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Programs Chances of getting into a regular pure math PhD program

  1. Oct 17, 2010 #1
    Hi everyone. I want to get into an okay PhD program for pure math (analysis or algebra). I don't care if it is a lowly university, just so it is accredited. What are my chances of getting into such a program with funding? To how many universities should I apply? My background is as follows: BS Math Ed 2.9 GPA (not great I know). MS pure math 3.5 GPA. (I went ahead and got my MS to make up for my lackluster undergrad performance). Both of my degrees came from Middle Tennessee State University. I have no research experience, unfortunately. I will take the GRE subject test in one month. I took the GRE general and got a 780 subject, 480 verbal, 4.0 essay. I've researched this topic but all anyone wants to talk about is the prestigious schools. I don't care for those schools. I just want to get in anywhere I can. Thanks.

    PS: I slacked in my undergrad days. No excuses. I was a fool. But I learned alot. My professors were hard but most were good (with a few lemons along the way). MTSU is underrated. My background, if you are interested, is
    Calc 1: B then Calc 2: B+ then Calc 3: B- then DE: C ; then Foundations: C; then Geometry B; then Statistics C; then Abstract Algebra 1: B; then Linear B; now, for grad, we have
    Theory of Calc: B; then Analysis: A; then general topology B; then algebraic topology A; then Advanced DE: A; then Abstract Alg 2: A; then Complex Analysis: A-; then Advanced Linear A-, then Graph Theory B-, then Numerical Analysis B-, then Set Theory B, then med stats A.
  2. jcsd
  3. Oct 19, 2010 #2
    You've got high chances of getting into Harvard grad. school for mathematics. Really any ivy league college. Apply to harvard, MIT, princeton and chicago, and stanford, and you'll get into at least 60% of these. Why not go to prestigious schools? You're simply exceptional at math from the courses you've noted. One problem is that you haven't done enough deeply into one area but you seem to have done a broad spectra of math. Grad schools like this. What I'd encourage you to do to get your chances higher is to try taking more advanced math courses in an area of math you like. If it's algebra and analysis, I'd recommend the following: Take math courses in PDE's, Advanced Fourier Analysis, Several complex variables, Functional analysis, and Operator Theory. For algebra, take courses in commutative ring theory, category theory and homological algebra. That'll make you a shoo-in at the top grad. schools. Though get good marks in these courses! If you can get A's in these courses, there's surely no grad. school in the world who wouldn't take you. Harvard is the benchmark. Look at what topics Harvard covers in their grad. classes and try to mimick those. You certainly can't be rejected if you can do as well as Harvard's grad. students. Remember you'll only get a job in a place that's at the same level or lower compared to the grad. school you go to to get a PhD. So if you don't want your career to be doomed, go to Harvard.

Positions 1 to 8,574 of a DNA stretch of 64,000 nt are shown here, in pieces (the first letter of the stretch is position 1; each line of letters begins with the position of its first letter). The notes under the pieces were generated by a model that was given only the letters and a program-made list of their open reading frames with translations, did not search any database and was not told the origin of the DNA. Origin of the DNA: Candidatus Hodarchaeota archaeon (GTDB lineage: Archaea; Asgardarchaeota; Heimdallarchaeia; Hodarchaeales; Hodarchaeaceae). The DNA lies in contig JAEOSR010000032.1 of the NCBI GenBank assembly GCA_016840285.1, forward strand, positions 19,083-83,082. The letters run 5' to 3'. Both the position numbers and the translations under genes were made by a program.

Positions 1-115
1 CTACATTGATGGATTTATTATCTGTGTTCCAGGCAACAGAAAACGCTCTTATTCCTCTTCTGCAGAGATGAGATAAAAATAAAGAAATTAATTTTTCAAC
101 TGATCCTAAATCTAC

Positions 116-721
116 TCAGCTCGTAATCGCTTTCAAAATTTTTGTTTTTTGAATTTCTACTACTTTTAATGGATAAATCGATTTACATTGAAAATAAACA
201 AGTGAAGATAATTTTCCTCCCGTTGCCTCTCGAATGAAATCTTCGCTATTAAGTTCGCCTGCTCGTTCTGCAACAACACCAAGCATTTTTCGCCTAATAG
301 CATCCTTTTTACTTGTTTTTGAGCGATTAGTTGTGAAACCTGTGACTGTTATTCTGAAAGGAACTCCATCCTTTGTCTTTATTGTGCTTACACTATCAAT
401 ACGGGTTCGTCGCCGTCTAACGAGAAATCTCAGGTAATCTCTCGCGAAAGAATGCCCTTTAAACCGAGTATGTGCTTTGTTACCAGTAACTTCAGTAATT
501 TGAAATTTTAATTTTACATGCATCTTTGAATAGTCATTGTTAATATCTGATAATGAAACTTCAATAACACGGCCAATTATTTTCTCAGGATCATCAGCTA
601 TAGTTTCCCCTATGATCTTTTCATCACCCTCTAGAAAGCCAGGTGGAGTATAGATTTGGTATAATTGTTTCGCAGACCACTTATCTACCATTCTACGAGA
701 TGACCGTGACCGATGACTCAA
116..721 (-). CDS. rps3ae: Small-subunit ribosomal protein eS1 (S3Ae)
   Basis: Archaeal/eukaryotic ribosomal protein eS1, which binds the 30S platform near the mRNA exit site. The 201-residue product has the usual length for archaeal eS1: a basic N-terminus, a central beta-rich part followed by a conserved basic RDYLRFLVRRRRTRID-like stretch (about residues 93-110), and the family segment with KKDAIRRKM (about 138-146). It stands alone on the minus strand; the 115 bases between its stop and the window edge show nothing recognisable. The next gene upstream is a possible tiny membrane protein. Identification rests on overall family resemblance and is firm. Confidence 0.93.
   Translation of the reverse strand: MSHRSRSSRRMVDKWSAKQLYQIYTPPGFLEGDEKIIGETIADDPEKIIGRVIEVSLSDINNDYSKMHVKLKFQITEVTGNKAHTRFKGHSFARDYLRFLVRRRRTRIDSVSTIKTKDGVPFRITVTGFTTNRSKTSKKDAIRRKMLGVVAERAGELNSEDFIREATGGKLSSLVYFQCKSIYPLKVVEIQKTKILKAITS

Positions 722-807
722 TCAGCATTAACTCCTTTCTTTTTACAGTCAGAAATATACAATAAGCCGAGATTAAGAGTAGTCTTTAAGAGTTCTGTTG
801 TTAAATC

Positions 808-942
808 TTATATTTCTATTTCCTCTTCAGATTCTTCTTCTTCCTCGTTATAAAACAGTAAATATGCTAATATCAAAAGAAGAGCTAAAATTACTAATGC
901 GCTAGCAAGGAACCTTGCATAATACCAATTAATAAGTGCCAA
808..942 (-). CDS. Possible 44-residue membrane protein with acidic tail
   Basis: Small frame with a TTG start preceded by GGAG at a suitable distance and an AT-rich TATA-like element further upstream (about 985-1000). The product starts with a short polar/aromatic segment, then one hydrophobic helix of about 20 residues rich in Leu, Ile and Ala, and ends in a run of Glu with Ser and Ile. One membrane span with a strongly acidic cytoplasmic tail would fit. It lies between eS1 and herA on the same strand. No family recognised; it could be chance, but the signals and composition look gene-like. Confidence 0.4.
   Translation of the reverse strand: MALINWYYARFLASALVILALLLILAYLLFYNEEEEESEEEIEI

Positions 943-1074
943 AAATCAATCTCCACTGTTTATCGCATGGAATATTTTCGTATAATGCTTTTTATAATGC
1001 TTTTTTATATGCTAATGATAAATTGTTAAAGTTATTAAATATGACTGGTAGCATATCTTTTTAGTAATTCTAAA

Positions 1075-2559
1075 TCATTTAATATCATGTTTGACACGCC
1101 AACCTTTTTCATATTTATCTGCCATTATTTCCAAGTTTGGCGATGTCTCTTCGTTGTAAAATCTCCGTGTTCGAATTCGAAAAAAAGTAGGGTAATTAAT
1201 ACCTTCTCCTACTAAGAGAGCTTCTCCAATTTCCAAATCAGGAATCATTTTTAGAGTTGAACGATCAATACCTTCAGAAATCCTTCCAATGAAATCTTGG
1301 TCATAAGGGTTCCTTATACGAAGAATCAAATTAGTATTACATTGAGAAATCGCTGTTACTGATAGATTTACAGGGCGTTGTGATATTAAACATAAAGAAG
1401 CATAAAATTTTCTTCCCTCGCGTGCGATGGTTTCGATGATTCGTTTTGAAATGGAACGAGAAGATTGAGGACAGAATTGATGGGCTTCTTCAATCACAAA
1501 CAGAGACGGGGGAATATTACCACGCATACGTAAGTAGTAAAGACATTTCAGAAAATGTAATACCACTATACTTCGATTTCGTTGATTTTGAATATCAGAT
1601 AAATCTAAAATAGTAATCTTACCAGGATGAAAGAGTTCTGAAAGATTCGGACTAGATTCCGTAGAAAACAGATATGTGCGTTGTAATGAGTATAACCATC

4. Oct 19, 2010 #3
    Am I the only one baffled by Anon's posts..? Without research, I don't know about getting into Harvard for math..
  5. Oct 19, 2010 #4
    What? You're the same person who started (and now apparently deleted) the thread a few weeks ago wondering if YOU had a chance at getting into Harvard. Your credentials were (claimed to be) much better than this. Are you mocking him or something in this post? Or is this you admitting that everything in your last thread was a lie like many had suspected?

    On the subject of the thread: your undergad GPA is the biggest factor against you but having shown that it wasn't due to incompetence (via your MS), you should be able to get in somewhere. Without knowing the strength of your LOR's among other things, I can't say much else, but make sure you apply to several safeties.
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